Detroit residents hope that a large infusion of cash from the state will begin to turn around its schools. The crisis came to the nation’s attention earlier this year with reports of rats and cockroaches scurrying about in the moldy hallways of dilapidated school buildings.
Michigan Governor Rick Snyder signed a $617 million bailout and restructuring plan on Tuesday, reports the Detroit Free Press.
Snyder believes the bailout and implementation of the new strategy will inject new life into the debt-ridden school district, which has been operated by state-appointed emergency managers for several years.
“This marks a new day for Detroit families, with DPS free from debt and strong accountability measures for all schools in the city that promises a brighter future for all of Detroit’s children,” the governor said in a written statement, according to the Associated Press.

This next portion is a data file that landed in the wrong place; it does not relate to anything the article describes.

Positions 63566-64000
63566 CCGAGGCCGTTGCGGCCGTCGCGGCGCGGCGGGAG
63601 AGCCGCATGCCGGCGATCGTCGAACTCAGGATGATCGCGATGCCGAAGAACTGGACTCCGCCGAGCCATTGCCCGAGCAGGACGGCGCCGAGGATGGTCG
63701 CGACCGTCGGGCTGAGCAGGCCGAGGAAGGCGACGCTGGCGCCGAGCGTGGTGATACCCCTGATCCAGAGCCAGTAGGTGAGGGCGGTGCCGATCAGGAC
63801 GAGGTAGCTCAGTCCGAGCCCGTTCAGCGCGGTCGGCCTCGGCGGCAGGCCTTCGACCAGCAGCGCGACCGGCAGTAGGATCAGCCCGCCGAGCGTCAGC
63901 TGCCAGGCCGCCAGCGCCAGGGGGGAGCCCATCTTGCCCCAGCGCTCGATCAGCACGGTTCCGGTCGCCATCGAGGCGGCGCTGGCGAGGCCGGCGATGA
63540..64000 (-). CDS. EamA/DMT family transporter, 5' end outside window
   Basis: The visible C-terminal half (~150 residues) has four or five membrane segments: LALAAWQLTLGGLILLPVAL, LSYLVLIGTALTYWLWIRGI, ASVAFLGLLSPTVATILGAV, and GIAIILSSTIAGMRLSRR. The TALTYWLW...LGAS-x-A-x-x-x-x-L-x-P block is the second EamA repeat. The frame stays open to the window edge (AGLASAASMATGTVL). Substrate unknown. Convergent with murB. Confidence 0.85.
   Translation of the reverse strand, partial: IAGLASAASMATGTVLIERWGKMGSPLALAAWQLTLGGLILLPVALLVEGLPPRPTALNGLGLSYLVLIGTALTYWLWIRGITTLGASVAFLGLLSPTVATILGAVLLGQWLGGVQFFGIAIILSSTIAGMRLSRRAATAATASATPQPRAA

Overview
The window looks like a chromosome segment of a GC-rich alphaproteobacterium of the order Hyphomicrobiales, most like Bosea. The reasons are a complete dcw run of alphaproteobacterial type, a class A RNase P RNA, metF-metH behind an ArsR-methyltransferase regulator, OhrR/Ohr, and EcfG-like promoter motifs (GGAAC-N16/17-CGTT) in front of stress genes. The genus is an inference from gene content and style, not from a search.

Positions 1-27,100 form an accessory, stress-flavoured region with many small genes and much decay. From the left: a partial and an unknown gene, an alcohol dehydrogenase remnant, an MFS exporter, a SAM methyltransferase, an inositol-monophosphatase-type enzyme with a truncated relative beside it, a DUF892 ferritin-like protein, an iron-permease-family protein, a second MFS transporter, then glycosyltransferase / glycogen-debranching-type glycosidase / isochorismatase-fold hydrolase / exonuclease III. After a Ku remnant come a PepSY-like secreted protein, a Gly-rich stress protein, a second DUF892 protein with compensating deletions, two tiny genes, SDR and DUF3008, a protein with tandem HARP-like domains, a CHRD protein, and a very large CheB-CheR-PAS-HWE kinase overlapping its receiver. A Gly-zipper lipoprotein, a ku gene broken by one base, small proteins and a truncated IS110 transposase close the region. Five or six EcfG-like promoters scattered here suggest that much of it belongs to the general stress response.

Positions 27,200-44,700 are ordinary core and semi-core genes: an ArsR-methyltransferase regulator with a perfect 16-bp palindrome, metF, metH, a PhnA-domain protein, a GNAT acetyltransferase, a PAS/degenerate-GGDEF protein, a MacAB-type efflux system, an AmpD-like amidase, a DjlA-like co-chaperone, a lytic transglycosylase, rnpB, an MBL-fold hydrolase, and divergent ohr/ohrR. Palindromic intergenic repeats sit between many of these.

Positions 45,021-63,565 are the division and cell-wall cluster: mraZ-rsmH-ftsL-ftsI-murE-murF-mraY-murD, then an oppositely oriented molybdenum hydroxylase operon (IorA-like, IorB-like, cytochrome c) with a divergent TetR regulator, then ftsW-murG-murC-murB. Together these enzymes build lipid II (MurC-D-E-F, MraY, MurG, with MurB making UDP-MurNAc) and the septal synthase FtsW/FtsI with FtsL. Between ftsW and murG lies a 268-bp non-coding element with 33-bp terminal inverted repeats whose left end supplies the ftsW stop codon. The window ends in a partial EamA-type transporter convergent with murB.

A controversial part of the governor’s plan is to split the Detroit Public Schools district into two separate units.
Democratic State Rep. Sherry Gay-Dagnogo told the Associated Press that Snyder “missed an opportunity to right history with his signing of the separate and unequal” legislation. She is calling for a legal challenge to the measure, which passed without support from Democrats or legislators who represent Detroit.
The current emergency manager, Steven Rhodes, told the news agency that the new money budgeted for school building repairs and maintenance is not enough.
Other critics include Detroit Mayor Mike Duggan, who has no authority over the schools in his city, as well as local community and business leaders. Many of them wanted a mayoral commission to oversee the opening of new schools, according to the Associated Press.
WXYZ-TV reported that the school district plans to hold a public meeting. Rhodes, the interim superintendent, and several state lawmakers will talk about the next fiscal year’s school budget and the new district, as well as academics.